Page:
Philadelphia University + Thomas Jefferson University

History of Academic Regalia

The attire worn at academic ceremonies evolved from the dress worn by clergy in the 12th and 13th centuries. In 1222. the Archbishop of Canterbury, Stephen Langston, decreed that a closed, flowing gown known as the "cappa clausa" be worn by all clerics within his jurisdiction. Because Oxford and Cambridge were within the provinces of Canterbury, the clerks at both institutions adopted this style of attire. Hoods seem to have served to cover the tonsured head until superseded for that purpose by the skull cap.

Throughout the years European universities have continued to show great diversity in their academic dress. On the other hand, American universities, when they decided to adopt academic dress in 1895, immediately established a code of regulations which today is followed by practically all American institutions. The establishment of this code has made it possible to distinguish the associate's, bachelor's, master's and doctoral degrees and, at the same time, recognize the university which has conferred the degree.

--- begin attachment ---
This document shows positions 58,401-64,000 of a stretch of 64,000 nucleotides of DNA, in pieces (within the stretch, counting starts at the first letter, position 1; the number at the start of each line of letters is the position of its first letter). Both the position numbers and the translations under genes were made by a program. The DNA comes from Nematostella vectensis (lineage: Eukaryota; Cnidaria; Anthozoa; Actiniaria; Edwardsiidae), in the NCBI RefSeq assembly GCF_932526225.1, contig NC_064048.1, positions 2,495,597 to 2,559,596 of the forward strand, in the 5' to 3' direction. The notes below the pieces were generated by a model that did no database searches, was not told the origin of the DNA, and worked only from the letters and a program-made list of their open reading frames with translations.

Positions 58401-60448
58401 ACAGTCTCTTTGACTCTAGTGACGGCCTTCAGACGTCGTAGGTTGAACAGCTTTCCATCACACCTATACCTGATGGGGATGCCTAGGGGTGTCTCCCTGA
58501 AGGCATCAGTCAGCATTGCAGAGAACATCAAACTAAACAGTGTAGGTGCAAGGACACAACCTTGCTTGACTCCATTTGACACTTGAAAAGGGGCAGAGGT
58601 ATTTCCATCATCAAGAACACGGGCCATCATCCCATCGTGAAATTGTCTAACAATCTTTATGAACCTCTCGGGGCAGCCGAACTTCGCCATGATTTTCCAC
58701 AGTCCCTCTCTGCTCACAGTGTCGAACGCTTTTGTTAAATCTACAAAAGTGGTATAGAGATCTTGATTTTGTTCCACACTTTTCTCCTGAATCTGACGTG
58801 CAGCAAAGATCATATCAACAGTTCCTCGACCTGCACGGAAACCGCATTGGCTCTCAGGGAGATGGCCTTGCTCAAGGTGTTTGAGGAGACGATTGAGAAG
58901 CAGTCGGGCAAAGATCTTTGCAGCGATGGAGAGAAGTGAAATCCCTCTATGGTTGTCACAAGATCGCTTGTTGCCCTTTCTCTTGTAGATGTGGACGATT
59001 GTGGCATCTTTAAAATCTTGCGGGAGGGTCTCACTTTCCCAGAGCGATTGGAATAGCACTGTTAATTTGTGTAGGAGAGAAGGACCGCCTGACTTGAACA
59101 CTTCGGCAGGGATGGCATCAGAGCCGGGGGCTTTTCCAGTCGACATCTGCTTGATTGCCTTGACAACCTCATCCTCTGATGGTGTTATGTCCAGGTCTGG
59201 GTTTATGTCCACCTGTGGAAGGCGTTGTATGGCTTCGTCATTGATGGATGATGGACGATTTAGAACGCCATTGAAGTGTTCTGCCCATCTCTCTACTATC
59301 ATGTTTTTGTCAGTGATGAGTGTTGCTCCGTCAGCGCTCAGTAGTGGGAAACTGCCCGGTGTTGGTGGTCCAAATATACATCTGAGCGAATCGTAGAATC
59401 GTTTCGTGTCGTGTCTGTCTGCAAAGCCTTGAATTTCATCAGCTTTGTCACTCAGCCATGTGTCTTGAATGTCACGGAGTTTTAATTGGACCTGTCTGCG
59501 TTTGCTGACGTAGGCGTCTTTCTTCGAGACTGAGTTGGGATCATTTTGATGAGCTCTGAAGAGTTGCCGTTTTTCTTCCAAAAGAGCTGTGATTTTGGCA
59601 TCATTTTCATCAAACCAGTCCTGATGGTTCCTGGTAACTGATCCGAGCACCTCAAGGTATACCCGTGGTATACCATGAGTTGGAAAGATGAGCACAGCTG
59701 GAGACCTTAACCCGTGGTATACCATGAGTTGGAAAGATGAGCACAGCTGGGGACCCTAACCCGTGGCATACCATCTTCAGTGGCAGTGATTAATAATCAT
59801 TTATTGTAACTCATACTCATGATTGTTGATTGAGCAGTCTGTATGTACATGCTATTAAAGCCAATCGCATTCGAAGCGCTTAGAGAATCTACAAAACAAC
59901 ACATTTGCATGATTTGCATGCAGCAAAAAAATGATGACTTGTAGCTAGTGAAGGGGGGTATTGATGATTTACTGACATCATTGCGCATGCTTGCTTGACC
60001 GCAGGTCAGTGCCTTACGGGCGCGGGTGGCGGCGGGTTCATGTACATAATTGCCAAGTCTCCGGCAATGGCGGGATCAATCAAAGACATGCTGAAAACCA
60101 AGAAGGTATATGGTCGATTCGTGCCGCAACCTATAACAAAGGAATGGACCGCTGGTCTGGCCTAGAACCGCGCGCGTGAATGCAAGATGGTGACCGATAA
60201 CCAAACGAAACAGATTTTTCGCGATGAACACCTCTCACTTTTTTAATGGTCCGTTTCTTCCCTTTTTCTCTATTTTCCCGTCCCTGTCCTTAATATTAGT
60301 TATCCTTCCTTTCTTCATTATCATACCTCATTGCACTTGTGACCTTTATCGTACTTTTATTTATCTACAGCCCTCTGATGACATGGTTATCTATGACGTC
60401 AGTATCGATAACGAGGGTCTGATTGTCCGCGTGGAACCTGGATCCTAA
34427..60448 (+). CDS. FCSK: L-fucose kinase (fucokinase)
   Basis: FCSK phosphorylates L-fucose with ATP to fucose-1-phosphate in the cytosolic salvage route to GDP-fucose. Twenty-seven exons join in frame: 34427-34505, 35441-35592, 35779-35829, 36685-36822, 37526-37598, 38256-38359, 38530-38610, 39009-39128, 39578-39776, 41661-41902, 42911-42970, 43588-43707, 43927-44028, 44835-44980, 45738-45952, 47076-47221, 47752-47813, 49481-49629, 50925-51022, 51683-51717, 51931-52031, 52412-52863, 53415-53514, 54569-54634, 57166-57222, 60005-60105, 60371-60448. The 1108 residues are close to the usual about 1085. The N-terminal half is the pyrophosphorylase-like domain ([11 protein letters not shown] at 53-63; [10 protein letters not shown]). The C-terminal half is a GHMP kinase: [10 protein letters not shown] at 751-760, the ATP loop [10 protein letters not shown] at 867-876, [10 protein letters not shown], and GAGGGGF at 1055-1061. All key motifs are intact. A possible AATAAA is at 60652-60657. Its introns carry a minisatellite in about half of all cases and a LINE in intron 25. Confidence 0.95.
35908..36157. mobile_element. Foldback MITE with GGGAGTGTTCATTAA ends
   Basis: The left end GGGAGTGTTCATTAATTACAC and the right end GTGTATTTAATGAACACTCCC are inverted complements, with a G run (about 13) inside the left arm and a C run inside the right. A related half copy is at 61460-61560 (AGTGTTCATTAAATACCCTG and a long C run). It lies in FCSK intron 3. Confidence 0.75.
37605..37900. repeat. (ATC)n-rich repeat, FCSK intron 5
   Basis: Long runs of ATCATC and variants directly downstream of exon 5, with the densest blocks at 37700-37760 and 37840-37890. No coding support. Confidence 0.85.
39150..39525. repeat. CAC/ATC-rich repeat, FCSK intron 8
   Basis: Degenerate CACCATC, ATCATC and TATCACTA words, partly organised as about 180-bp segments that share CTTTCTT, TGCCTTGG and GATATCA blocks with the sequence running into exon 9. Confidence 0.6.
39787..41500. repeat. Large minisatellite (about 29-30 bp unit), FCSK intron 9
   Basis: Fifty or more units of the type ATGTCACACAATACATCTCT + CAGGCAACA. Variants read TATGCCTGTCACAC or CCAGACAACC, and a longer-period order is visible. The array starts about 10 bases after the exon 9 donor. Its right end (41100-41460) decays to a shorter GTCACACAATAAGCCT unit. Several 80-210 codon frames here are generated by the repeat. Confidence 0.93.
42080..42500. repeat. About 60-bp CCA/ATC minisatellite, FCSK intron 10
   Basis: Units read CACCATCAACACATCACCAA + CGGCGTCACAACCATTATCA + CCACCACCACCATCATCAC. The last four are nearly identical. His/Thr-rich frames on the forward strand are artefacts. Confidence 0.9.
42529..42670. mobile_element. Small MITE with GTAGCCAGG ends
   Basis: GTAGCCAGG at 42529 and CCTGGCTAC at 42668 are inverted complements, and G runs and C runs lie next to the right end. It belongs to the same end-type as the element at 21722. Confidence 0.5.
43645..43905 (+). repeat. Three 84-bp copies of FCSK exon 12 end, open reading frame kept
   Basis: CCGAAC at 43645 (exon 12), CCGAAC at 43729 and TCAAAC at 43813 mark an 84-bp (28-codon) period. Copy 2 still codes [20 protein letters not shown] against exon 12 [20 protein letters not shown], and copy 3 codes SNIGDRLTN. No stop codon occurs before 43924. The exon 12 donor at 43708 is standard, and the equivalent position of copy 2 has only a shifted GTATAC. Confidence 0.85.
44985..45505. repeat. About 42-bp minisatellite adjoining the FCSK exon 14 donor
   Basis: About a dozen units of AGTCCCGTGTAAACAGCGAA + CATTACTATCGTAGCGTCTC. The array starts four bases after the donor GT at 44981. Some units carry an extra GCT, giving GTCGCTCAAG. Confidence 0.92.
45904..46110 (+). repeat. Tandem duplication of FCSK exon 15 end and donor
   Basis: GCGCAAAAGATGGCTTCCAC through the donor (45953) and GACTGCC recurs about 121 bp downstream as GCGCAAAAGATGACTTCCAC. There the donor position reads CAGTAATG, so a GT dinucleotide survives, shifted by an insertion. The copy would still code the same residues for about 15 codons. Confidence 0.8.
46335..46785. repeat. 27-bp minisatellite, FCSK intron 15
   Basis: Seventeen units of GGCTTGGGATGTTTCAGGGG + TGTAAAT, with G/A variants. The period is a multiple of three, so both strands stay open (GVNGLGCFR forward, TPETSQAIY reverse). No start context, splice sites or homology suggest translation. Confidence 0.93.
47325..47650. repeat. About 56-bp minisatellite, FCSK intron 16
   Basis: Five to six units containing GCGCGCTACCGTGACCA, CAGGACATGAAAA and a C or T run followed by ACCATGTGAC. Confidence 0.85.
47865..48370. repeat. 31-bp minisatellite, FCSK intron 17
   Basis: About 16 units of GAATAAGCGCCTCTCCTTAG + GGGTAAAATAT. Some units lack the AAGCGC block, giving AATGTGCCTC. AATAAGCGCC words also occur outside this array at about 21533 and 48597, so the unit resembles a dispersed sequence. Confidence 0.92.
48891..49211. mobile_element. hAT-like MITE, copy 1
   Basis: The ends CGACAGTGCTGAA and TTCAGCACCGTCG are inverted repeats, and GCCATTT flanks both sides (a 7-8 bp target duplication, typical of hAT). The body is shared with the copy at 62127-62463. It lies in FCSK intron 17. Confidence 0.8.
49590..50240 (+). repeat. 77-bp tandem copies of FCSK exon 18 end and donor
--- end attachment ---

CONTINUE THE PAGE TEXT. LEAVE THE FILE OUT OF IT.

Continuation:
The associate in arts and bachelor's gowns have pointed sleeves and are worn closed. The master's gown has oblong sleeves, open at the wrist. The rear part of its oblong shape is a square cut and the front part has an arc cut away, and may be worn open or closed. The doctor's gown has bell-shaped sleeves, that can be worn open or closed. The majority of gowns are black, but a number of institutions have adopted other colors to identify special programs or groups within that institution.

The hoods vary in length: 48 inches for the doctoral degree, 42 inches for the master's and 36 for both bachelor's and associate's. All hoods are lined in silk in the academic color or colors of the institution conferring the degree. If the institution has more than one color, the colors are shown in divisions using chevrons. The binding or edge of the doctoral, master's and bachelor's hoods are typically made out of velvet in the color designating the subject in which the degree was granted. The associate's hood does not have a velvet border and the outside is black.

Black mortarboards are most commonly worn; four-sided and six-sided tams of various colors are also used.

Some of the colors in the bindings of hoods are:

  • Arts and Letters: White
  • Science: Golden Yellow
  • Business: Tan
  • Business Administration: Mustard Yellow
  • Nursing: Apricot
  • Medicine: Green
  • Law: Purple
  • Fine Arts: Brown
  • Dental Medicine: Lilac
  • Veterinary Medicine: Gray
  • Education: Light Blue
  • Public Health: Salmon Pink
  • Social Work: Citron
  • Philosophy (PhD): Dark Blue
  • Pharmacy: Olive Green